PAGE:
As Generation X turns the corner into adulthood, the midlife crisis has begun to come a few decades prematurely. Men once faced it at 50, but Michael (Zach Braff, “Scrubs”) and his three best friends Izzy (Michael Weston, “The Dukes of Hazzard”), Chris (Casey Affleck, Ocean’s Twelve) and Kenny (Eric Christian Olsen, “Beerfest”) are beginning to feel the effects of middle age. A remake of a recent Italian film of the same name (“L’ultimo bacio”), “The Last Kiss” follows the intertwining lives of the almost-adults and the melodrama of their relationships.
It’s a simple film about complex relationships. Michael and his girlfriend Jenna (Jacinda Barrett, “Poseidon”) lead a mundane yet seemingly happy mundane existence. However perfect their life and relationship may seem, Izzy is unhappy with the ordinariness of it. He sums it up best in voiceover when he explains: “When I was 12 I closed my eyes and pictured what it would be like to be 30 and this is exactly what I imagined.”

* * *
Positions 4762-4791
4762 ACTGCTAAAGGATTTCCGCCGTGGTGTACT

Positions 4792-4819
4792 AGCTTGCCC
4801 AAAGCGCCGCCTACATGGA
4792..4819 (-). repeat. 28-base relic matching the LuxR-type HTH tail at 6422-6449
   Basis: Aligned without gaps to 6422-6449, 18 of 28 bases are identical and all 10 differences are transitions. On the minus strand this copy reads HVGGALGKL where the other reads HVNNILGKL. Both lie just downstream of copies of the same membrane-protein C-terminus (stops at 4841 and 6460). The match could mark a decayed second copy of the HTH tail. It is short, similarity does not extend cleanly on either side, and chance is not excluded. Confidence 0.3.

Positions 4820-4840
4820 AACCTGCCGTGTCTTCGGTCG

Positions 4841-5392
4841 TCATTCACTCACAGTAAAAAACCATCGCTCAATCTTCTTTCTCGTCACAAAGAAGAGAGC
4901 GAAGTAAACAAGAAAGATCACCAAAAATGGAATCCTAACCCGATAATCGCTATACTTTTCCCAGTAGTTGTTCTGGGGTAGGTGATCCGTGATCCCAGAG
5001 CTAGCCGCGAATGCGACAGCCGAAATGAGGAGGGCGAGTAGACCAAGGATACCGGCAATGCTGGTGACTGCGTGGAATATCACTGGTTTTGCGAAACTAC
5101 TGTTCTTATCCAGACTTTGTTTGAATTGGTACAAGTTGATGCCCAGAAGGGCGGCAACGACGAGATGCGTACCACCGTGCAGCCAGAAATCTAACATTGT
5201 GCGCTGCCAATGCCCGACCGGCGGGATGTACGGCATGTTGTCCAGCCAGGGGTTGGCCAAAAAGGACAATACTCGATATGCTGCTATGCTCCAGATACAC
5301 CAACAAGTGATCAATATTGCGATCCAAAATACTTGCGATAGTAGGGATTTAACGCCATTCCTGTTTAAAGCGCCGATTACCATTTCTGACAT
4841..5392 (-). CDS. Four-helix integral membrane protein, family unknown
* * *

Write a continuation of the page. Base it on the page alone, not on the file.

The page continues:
Though they aren’t married (and Michael refuses to even discuss the subject), Jenna is pregnant. Then at a wedding Michael meets beautiful co-ed Kim (Rachel Bilson, “The O.C.”), and they gently flirt. Amid a background of other failing or failed relationships among Michael’s friends, Michael goes through a rousing bit of predictable infidelity and dishonesty. Jenna leaves him, and only then does he realize how much he really does loves her.
It sounds formulaic, but “Kiss” does have a scattering of interesting scenes. Much of the credit for this goes to the screenplay penned by one of Hollywood’s latest flames, Oscar winner Paul Haggis, fresh off writing and directing last year’s best picture winner “Crash.”
But, billed as a date movie, the film doesn’t quite work, at least partly due to its ubiquitous melancholy. “Kiss” is unique in this, and though that might hurt its box-office numbers, it keeps it clear of clich